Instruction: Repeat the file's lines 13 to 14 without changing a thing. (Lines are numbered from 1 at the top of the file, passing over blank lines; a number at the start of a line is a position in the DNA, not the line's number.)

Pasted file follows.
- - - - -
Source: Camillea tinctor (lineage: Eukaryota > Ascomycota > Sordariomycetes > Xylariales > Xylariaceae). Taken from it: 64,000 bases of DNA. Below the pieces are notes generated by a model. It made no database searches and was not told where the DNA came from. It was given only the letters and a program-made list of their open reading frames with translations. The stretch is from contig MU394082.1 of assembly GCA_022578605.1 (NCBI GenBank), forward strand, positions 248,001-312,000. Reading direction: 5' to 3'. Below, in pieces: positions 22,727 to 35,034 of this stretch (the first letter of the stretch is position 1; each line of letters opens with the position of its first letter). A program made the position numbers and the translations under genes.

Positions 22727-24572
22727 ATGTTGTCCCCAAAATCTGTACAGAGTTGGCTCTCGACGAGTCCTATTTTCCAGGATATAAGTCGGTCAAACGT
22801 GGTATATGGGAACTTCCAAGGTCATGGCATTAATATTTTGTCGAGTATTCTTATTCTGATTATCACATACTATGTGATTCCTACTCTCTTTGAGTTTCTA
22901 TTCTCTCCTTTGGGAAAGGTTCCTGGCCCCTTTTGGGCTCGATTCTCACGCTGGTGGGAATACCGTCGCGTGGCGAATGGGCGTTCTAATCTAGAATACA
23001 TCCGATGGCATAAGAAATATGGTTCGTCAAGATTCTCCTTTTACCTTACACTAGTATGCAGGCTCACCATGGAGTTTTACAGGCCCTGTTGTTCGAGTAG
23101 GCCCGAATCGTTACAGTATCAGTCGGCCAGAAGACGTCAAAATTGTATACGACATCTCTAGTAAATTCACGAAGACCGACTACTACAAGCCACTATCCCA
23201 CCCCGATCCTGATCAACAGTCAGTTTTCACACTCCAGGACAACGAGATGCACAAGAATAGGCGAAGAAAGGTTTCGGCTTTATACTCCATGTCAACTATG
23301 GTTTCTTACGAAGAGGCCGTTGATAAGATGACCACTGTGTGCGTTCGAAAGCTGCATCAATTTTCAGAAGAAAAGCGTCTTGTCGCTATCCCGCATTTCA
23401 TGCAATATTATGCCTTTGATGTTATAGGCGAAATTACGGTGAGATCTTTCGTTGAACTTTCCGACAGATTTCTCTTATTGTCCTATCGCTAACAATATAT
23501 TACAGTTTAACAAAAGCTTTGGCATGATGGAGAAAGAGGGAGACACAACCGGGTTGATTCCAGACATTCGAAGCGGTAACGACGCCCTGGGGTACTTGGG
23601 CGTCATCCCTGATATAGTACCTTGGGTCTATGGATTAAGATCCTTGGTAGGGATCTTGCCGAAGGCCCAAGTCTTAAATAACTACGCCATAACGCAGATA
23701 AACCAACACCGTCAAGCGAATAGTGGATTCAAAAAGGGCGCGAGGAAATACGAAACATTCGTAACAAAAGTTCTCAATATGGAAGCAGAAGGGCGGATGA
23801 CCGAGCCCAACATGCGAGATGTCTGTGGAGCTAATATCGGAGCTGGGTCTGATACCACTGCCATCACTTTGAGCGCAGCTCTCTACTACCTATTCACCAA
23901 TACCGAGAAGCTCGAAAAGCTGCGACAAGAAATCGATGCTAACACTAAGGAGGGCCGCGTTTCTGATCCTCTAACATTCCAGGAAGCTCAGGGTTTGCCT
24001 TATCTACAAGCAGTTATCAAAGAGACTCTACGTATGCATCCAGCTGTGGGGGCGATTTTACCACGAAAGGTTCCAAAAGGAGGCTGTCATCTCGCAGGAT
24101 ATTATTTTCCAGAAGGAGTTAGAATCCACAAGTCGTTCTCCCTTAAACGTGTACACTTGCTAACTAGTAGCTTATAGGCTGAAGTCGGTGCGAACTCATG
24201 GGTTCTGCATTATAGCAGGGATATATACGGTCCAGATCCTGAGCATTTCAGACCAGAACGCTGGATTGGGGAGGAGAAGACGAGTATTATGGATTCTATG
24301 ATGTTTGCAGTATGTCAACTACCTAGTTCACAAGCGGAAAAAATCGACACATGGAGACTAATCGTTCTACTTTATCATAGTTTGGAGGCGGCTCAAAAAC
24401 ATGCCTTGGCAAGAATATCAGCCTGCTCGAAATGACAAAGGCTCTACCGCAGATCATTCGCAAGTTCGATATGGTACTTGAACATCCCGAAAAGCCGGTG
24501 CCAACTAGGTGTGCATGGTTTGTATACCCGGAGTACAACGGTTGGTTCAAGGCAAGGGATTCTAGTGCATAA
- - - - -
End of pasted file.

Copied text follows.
23701 AACCAACACCGTCAAGCGAATAGTGGATTCAAAAAGGGCGCGAGGAAATACGAAACATTCGTAACAAAAGTTCTCAATATGGAAGCAGAAGGGCGGATGA
23801 CCGAGCCCAACATGCGAGATGTCTGTGGAGCTAATATCGGAGCTGGGTCTGATACCACTGCCATCACTTTGAGCGCAGCTCTCTACTACCTATTCACCAA